Greene County News
FAIRBORN — In soccer, finding the narrow spaces to score is one of the primary challenges. For Wright State sophomore midfielder and Colorado native Mattie Cutts finding those spaces is her strong suit.
Cutts admits she is often asked why she decided to attend WSU, which is over 1,000 miles from her hometown of Colorado Springs. Having a quality coach in Pat Ferguson, attending a school that didn’t have an overwhelming size, being able to start by her second season and getting to stay with her teammates cemented the decision.
“I think Wright State had all the things on my list,” Cutts said. “It was a no brainer, even though it wasn’t somewhere that anybody had really heard of where I’m from. I think I made a great decision.”
The Colorado connection on the WSU roster was made deeper with the addition of transfer goalkeeper Katie Ruff from Northern Colorado this season. When Cutts played basketball as a freshman at Pine Creek High School she had a game against rival school Rampart, which is where Ruff was playing as a senior captain.
“I didn’t really know her (Ruff) at the time, but we still talk about it and think it is funny how we ended up here,” Cutts said.
Though Cutts hadn’t played any minutes in the Raiders’ Horizon League tournament semifinal match against Milwaukee last season, she was tasked with taking the fifth shot in penalty kicks. When it was her turn, Cutts kicked a shot into the left corner of the goal to clinch the historic victory for WSU.
Despite the weight of the moment, Cutts says she kept a calm demeanor.
“Honestly, I didn’t even think about it,” Cutts said. It was one of those surreal moments where you say, ‘How did I make that?”’
“I was really glad I had that opportunity and that he (Ferguson) trusted me to make it.”
Cutts’ name might start to become synonymous with ‘clutch,’ because of the goals she has continued to make. Her header to tie, after a 2-0 start by Ohio State earlier this season, stands out to Ferguson.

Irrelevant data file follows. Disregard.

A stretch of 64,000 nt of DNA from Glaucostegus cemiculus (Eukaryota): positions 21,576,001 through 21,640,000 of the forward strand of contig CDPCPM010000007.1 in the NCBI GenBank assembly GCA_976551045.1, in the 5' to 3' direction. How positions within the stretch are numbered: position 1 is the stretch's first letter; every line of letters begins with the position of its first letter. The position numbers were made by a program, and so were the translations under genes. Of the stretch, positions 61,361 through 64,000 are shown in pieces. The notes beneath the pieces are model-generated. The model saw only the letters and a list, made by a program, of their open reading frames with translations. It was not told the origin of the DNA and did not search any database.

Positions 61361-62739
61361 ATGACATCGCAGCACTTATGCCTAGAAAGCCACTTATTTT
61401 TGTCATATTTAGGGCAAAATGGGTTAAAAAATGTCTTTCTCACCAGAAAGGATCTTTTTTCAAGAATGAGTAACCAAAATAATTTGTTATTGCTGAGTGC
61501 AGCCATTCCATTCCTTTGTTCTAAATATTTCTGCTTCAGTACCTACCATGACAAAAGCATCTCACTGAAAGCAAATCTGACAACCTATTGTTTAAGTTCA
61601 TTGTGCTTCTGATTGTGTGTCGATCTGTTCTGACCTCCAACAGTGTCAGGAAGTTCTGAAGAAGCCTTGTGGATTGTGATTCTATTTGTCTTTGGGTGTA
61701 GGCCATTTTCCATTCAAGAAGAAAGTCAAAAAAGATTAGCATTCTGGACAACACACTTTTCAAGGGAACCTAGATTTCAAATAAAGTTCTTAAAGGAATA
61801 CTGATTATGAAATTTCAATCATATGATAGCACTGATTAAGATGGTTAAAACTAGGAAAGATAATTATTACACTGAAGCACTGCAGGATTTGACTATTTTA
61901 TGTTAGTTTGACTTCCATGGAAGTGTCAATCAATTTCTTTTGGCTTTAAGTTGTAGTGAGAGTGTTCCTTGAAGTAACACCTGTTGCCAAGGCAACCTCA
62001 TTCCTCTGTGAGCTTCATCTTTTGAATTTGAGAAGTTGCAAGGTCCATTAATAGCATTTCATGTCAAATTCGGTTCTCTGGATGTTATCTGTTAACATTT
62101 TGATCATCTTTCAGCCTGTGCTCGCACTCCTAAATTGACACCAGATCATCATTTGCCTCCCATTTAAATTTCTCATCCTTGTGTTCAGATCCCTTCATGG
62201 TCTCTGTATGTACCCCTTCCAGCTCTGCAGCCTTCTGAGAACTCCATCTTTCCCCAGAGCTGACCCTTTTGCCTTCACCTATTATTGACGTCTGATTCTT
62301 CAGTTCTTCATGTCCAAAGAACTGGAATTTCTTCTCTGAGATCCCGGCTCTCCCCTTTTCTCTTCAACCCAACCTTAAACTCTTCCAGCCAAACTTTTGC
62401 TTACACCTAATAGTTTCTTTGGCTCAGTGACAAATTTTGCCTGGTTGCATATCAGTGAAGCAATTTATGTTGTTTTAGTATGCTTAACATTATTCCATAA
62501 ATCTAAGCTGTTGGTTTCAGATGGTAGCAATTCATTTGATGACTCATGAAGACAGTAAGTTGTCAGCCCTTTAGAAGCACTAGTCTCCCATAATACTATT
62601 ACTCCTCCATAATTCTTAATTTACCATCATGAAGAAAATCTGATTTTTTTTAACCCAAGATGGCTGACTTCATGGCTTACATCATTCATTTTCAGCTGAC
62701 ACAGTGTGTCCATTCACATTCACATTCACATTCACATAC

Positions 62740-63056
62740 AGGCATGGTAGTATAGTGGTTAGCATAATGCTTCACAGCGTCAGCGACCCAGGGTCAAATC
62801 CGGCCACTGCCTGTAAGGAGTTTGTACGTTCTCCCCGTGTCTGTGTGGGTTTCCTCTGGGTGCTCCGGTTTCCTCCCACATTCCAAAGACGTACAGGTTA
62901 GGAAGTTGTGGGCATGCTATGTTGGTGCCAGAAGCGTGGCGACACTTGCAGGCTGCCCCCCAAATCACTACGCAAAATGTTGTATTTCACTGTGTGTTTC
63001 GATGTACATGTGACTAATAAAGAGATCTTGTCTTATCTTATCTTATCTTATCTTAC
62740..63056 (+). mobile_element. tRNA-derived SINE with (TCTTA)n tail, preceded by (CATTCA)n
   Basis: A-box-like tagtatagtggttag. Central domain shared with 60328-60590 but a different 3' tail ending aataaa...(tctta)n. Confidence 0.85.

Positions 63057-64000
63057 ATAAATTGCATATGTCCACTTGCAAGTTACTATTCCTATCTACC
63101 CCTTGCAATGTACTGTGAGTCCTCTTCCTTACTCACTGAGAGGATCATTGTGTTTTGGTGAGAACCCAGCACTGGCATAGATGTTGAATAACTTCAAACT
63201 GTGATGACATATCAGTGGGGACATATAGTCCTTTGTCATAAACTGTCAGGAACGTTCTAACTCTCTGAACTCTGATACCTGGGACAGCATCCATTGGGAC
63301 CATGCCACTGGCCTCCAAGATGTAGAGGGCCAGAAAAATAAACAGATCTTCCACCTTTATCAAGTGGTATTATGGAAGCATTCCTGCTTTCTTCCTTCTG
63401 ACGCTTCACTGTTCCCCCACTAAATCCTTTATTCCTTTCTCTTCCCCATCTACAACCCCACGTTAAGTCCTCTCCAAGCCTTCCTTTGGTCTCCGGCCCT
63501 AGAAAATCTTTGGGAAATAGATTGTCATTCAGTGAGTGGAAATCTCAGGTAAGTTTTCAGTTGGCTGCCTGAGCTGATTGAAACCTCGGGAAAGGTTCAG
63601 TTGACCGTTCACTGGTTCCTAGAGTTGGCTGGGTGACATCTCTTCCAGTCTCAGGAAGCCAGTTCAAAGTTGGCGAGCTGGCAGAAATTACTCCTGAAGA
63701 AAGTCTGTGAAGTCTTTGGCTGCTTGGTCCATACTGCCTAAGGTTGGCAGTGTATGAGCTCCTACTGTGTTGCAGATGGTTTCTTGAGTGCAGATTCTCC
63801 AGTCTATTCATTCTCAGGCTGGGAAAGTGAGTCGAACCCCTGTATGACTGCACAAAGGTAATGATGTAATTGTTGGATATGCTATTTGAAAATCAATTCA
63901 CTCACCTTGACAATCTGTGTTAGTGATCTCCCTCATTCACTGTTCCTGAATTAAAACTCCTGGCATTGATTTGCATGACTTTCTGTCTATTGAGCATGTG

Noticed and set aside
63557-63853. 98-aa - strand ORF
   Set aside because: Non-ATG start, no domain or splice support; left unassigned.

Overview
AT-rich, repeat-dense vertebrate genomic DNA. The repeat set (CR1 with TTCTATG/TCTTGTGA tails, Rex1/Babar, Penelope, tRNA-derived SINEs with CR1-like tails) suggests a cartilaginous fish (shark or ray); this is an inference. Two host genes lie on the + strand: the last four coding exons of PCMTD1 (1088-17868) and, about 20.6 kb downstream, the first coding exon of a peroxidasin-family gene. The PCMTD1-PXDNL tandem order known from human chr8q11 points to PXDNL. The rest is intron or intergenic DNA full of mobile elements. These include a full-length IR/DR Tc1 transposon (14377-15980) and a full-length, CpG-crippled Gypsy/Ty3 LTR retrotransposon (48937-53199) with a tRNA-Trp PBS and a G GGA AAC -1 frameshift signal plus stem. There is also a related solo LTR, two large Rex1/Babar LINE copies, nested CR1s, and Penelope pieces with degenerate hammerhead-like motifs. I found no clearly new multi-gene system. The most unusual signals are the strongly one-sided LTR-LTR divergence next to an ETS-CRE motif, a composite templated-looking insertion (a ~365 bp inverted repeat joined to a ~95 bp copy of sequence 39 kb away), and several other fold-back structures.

“Ohio State was ranked in the top 20 at that time,” Ferguson said. “It was just a great combination of effort, determination and skill that allowed her (Cutts) to score.”
In the Raiders’ recent 2-1 victory against Youngstown State, Cutts had another shining moment. She scored a golden goal in overtime. When asked about her knack to score goals at the right moment, she gave her assisting teammates credit.
“I attribute it to good work from my teammates to be able to get the ball into the box, to where I am even able to have a chance to finish it,” Cutts said.
Ferguson believes Cutts’ leadership is shown by her drive to improve, which includes putting in the training hours and listening to advice from the coaching staff.
“She (Cutts) had a rough first year, in terms of fitness and playing time,” Ferguson said. “However, she worked very hard over the summer, and it’s paid off.”
After a strong 4-0-1 start for the Raiders in conference play, hosting the Horizon League tournament in November is a possibility for WSU. Though Cutts says this idea is in the back of her mind, it has still been discussed amongst her teammates.
Cutts said, “We talk about it and say, ‘Wouldn’t it be cool to host the tournament? We get to sleep in our own beds and not travel.’”
Cutts has already shown glimpses of greatness in her short Raider career, but Ferguson feels she hasn’t reached her ceiling as a player.
“I think she is about halfway to where she can be as a player. She is constantly improving and will get there,” Ferguson said. “She could be a dominant player in our league and potentially play beyond college.”